Avatar: The Legend of Korra, Season 4: The rise of Girl Hitler

October 19, 2014
By | Comments Off on Avatar: The Legend of Korra, Season 4: The rise of Girl Hitler

Kuvira deals with dissorder
Season four of The Legend of Korra is starting off with plenty to talk about, both in terms of narrative content and how it’s being handled by Nickelodeon. Most notably, the network has decided to forego Korra’s cable TV presence altogether, and will instead be screening the entire season online at nick.com every Friday for the next several weeks. This move follows a string of questionable decision-making regarding Nick’s handling of Korra and the entire Avatar franchise, beginning with some indecision over the show’s second season timeslot in 2013, and coming to a head with the leaking of several Season 3 episodes earlier this year by the channel’s Latin American division.

The Legend of Korra on nick.com

This leak, it appears, was the precipitating event that lead both to Season 3’s rushed exhibition, and this season’s seemingly early release, premiering as it has less than two months since last season’s finale. This is unusual, at least for this franchise. After all, while it is fairly common for animated shows in the US to more or less seamlessly transition from season to season, this has not been the case until now for either Korra or it’s predecessor, Avatar: The Last Airbender (2005-8), both of which have been handled much more along the lines of prestige TV programming (or indeed, anime) than typical US kid’s animation. When taking into account budgets, production values, franchise history, cultural impact, and narrative complexity, one would expect Korra to be treated much more like a flagship series than it has been by Nickelodeon as of late. This move to an exclusively online distribution model for the show as such speaks not only to questionable management decisions on Nick’s part, but is also indicative more widely of the rocky process of transition to, and integration of, online distribution models by established TV networks. After all, Nick’s own online exhibition platform was the very source of the leaks that have now obliged Korra to reside solely online.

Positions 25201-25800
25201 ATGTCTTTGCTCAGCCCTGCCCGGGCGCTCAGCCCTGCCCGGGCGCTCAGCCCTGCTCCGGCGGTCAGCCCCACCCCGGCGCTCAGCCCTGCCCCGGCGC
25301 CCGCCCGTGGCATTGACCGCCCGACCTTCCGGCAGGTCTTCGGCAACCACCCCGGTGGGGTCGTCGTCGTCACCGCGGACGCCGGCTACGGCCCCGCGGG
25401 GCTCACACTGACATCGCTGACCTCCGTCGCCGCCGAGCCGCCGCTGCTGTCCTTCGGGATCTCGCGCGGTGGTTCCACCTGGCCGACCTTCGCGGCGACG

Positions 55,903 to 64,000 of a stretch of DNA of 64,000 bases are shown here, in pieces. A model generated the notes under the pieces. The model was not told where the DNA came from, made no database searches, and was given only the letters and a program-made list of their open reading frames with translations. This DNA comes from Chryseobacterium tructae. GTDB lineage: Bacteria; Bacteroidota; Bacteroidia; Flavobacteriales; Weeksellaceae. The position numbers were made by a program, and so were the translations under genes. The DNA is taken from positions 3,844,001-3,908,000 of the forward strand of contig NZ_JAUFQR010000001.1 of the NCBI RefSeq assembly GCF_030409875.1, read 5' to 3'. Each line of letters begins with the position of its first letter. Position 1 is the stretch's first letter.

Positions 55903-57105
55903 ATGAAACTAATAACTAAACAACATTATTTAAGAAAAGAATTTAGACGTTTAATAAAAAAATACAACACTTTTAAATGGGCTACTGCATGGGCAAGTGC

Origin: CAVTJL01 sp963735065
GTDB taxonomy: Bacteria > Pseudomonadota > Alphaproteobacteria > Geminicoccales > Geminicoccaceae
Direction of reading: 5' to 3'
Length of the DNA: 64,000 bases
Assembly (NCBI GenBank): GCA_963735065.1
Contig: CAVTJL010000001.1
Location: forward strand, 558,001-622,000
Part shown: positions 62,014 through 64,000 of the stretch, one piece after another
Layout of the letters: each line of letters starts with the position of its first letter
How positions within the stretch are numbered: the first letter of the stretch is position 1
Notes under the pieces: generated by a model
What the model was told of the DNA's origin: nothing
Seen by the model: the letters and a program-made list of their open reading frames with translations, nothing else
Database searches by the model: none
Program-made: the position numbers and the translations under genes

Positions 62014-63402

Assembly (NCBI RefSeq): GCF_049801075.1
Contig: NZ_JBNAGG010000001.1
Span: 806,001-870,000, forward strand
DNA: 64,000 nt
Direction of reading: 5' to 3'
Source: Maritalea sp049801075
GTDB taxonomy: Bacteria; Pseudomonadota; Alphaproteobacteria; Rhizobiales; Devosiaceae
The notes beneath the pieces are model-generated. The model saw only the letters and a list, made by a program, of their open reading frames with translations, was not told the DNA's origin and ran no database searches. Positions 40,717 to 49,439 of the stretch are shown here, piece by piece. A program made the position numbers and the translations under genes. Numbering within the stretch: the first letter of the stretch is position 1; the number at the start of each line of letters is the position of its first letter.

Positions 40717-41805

Though the decision to enact this transition was made well after this season was produced, it is entirely fitting with The Legend of Korra’s increasing departure from the profile Nickelodeon seems to want to build, with the show’s progressively conspicuous forays into interpersonal and sociopolitical depth and complexity. This is not to say the Avatar franchise hadn’t already set the groundwork for such development. The Last Airbender centered its own narrative within a hundred-year war of imperialist colonisation and genocide, and the first season of Korra itself featured (and actually engaged with) allegories of ethnic scapegoating and class struggle, as well as concluding with both a murder-suicide of its antagonists and contemplations of suicide by its main character—the titular Avatar, Korra. As the show has progressed, its narrative has moved decidedly away from The Last Airbender’s own brand of medieval Asian high fantasy towards a world that is starting to look much more like our own, albeit with elemental superpowers and an Asian inflection to Fordism and the Jazz Age.

Chapter One: After All these Years